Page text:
It used to be illegal to sleep in your car in Los Angeles. The city’s municipal code outlawed using any vehicle parked on a public street, lot, beach, or harbor as living quarters either overnight, day-by-day, or otherwise.
In June 2014, the 9th Circuit handed down a decision invalidating this law. The court unanimously held this language was “overbroad,” meaning quite simply that the municipal code criminalized otherwise innocent, legal conduct. Since it was overbroad, it violated the Due Process Clause of the Fourteenth Amendment.
This may seem like a no-brainer. After all, as written, any activity one would do in a “living quarters” was illegal, meaning eating, talking on a phone, and checking hair in the mirror. More pointedly, a tired surfer couldn’t take a nap before paddling back out, a vacationing family, couldn’t catch a few hours of sleep for the night before hitting the road again, and a struggling software salesman, forced into foreclosure after being hit hard by the recession, couldn’t pull over into a quiet neighborhood to sleep after a hard day’s work.
Of those three examples, the first two typically weren’t the target of law enforcement, but the last one was.
Since the Great Recession, many have taken to sleeping inside of their vehicles. Unsurprisingly, particularly in more wealthy neighborhoods, similar anti-vehicle dwelling ordinances have passed in an effort to give police the ability to eradicate this new type of “homeless” population.
While this opinion only directly invalidates the Los Angeles law, it will also have an impact on any similar law in Arizona, California, Hawaii, Idaho, Montana, Nevada, Utah, Oregon, and Washington. Those states collectively hold about 62 million people, or nearly 20% of the nation’s total population. Thus, this single decision not only potentially impacts a large portion of the country, but asks an important question to all of us: is living in a car really that bad? Perhaps more importantly, now is a good time to change how our country looks at homelessness.
Recent polls and census efforts indicate that upwards of 55-60% of employed homeless individuals reside in a vehicle. Maintaining and running a vehicle isn’t cheap, but it can certainly be less than rent in larger metropolitan areas. Living out of a car is even a preference for many. Business Week has reported on a trend of successful, young professionals opting to live in their vehicle rather than pay for posh apartments.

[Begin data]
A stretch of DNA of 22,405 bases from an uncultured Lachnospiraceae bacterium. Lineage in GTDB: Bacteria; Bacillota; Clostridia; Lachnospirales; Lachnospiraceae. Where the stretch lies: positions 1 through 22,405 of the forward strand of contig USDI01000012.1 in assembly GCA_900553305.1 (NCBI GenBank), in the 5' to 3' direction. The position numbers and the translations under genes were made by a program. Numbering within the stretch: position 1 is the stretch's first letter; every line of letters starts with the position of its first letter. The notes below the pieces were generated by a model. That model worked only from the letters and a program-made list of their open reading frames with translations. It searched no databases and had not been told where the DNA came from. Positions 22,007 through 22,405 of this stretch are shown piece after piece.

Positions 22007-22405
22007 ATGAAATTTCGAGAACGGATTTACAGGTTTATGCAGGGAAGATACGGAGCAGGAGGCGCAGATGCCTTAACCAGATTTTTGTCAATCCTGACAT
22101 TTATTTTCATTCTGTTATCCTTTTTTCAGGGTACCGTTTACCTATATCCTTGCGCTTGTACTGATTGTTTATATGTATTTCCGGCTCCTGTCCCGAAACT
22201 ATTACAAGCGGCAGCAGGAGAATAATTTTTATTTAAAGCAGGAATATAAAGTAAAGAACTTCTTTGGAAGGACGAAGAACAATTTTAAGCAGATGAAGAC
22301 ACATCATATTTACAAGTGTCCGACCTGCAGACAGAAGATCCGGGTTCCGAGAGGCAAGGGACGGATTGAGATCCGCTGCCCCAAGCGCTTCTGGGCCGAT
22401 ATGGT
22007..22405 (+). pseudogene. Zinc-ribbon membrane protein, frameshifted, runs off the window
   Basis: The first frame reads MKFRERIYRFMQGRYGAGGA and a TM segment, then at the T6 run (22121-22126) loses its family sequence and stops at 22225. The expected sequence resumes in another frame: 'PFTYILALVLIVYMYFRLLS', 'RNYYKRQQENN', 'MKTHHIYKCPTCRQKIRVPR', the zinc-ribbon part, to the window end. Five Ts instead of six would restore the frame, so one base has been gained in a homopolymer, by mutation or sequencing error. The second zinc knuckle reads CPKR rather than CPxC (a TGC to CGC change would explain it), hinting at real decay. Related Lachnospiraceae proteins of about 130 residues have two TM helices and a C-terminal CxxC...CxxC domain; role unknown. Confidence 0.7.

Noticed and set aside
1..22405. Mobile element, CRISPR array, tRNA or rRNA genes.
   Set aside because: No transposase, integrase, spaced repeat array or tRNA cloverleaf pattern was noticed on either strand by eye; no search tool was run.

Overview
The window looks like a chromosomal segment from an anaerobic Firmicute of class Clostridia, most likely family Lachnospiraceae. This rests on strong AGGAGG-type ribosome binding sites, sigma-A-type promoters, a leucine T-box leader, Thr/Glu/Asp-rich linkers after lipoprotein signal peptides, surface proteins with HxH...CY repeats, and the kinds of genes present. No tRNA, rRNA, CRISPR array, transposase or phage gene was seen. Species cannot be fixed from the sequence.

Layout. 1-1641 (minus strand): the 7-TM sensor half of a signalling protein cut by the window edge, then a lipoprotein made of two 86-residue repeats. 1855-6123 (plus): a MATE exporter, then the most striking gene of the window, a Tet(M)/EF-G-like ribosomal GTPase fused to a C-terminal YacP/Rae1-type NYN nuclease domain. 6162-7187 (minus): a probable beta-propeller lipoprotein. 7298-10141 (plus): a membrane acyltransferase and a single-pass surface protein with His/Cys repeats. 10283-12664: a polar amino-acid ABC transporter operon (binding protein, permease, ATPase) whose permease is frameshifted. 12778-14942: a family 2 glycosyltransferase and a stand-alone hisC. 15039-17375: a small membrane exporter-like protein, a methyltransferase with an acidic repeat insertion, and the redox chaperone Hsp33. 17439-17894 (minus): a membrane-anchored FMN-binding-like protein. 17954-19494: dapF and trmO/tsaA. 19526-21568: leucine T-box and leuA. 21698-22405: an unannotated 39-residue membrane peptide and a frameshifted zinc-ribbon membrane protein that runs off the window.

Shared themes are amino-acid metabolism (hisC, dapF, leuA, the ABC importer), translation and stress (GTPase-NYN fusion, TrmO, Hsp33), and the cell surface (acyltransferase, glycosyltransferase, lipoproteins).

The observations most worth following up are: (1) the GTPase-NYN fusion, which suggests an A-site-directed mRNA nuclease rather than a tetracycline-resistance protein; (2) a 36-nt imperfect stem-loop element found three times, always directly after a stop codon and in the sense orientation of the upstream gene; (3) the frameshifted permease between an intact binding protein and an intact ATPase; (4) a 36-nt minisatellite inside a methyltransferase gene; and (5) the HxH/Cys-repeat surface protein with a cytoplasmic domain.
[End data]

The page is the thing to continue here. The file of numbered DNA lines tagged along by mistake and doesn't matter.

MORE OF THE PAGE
One example is Foster Huntington, who left a well-paying design job and apartment in New York City to live and do freelance design work out of his Volkswagen van, amassing nearly a million followers on his social media sites, and leading to the recent publication of his photo book on the subject of “van life.” The carefree, anchorless lifestyle embodied by “van life” is demonstrative of how these laws criminalize perfectly legal, if not remarkably practical and utilitarian life choices.
The other side of the token is that homeowners should be free from finding trash or waste strewn about from vagrants. They should also be free from seeing a camper parked on the street in front of their home for days on end. Considering there are already perfectly valid laws against criminal damage to property and littering in place, the former concern can be dispelled. Moreover, there are also laws in many, many cities against leaving in a vehicle parked on the street in one space for more than 24 hours. This leaves the homeowners complaint seemingly solely against having to see vans, campers, or cars filled with possessions or extra storage, and the unnecessary, perhaps misguided shortsighted stigma attached to their occupants. After all, if the occupant of that vehicle is working, paying taxes, and supporting a local economy.
Homeowners should also consider this: having a vehicle parked on your street is preferable to having someone sleeping on the sidewalk. Where vagrancy has been a real issue, spending more time addressing the causes is certainly more desirable than criminalizing looking for a place to find some rest. In the meantime, Los Angeles will have to adjust to the changes in their law, and other cities should be prepared to either stop enforcing anti-vehicle dwelling laws altogether, or spend some of those complaining homeowners hard earned tax dollars on defending the laws in court.